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I Splitting Fields: Anderson and Feil, Theorem 45.4 ...

  1. Jun 21, 2017 #1
    I am reading Anderson and Feil - A First Course in Abstract Algebra.

    I am currently focused on Ch. 45: The Splitting Field ... ...

    I need some help with some aspects of the proof of Theorem 45.4 ...

    Theorem 45.4 and its proof read as follows:



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    My questions on the above proof are as follows:


    Question 1


    In the above text from Anderson and Feil we read the following:


    "... ... This means that ##f = ( x - \alpha)^k g##, where ##k## is an integer greater than ##1## and ##g## is a polynomial over ##K## ... ...


    Since ##f## is in ##F[x]## ... that is ##f## is over ##F## ... shouldn't ##g## be over ##F## not ##K##?

    (I am assuming that ##f## being "over ##F##" means the coefficients of ##f## are in ##F## ... )




    Question 2


    In the above text from Anderson and Feil we read the following:


    "... ... We then have that ##x - \alpha## is a factor of both ##f## and ##f'##. But if we use term-by-term differentiation instead, it is clear that ##f'\in F[x]##. ... ... "


    What do Anderson and Feil mean by term-by-term differentiation in this context ... ... and if they do use term-by-term differentiation (what ever they mean) how does this show that ##f'\in F[x]## ... ... ?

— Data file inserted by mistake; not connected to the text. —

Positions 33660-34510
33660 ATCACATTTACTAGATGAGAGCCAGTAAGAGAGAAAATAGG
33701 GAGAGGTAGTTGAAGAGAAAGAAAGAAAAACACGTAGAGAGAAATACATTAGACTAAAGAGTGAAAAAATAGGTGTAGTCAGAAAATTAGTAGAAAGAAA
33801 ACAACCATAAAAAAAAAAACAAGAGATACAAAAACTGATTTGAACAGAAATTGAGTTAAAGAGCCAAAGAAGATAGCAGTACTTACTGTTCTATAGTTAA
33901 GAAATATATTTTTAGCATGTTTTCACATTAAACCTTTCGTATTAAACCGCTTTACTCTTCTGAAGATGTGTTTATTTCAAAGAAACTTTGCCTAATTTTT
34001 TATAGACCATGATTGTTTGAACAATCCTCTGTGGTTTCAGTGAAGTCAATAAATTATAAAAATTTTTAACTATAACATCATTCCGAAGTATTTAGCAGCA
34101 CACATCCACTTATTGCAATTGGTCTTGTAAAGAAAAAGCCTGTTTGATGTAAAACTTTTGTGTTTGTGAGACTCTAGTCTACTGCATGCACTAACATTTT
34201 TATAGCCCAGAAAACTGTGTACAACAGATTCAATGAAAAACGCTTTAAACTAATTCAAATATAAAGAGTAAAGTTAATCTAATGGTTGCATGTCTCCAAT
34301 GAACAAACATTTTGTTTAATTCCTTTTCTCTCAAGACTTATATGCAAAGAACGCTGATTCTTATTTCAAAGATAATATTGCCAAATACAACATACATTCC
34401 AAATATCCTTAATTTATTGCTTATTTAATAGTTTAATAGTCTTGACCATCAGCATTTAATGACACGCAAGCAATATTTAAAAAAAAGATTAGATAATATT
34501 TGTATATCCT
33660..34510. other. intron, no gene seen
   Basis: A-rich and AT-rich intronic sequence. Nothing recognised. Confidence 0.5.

Hope someone can help ...

    Help will be much appreciated ... ...

    Peter
     

    Attached Files:

  2. jcsd
  3. Jun 21, 2017 #2

    andrewkirk

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    If ##\alpha\in K-F## then ##g## will not necessarily be in ##F## as its coefficients will be functions of ##\alpha##.

    Consider ##F=\mathbb R,\ K=\mathbb C## and ##f(x)=(x^2+1)^2=(x-i)^2(x+i)^2##, which has roots ##i## and ##-i##, both of multiplicity 2. Taking ##\alpha=i## we get ##g(x)=(x+i)^2##, which is not in ##\mathbb R[x]##.
     
  4. Jun 21, 2017 #3

    andrewkirk

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    I was going off to have dinner, thinking I didn't have time to work out the second one. Then I realised it's actually the easier of the two.

    By 'term-by-term' they mean writing the polynomial in expanded, unfactorised form as ##f(x)=\sum_{k=0}^n c_kx^k## and then differentiating to get ##f'(x)=\sum_{k=1}^n kc_kx^{k-1}##. The coefficients are of the form ##kc_k## which, since ##k## is in ##\mathbb N## rather than ##F##, means ##\sum_{j=1}^k c_k##, which must be in ##F## since ##c_k## is. Hence ##f'\in F[x]##.
     
  5. Jun 21, 2017 #4

    Thanks Andrew ... good example ... makes it pretty clear ...

    Peter
     
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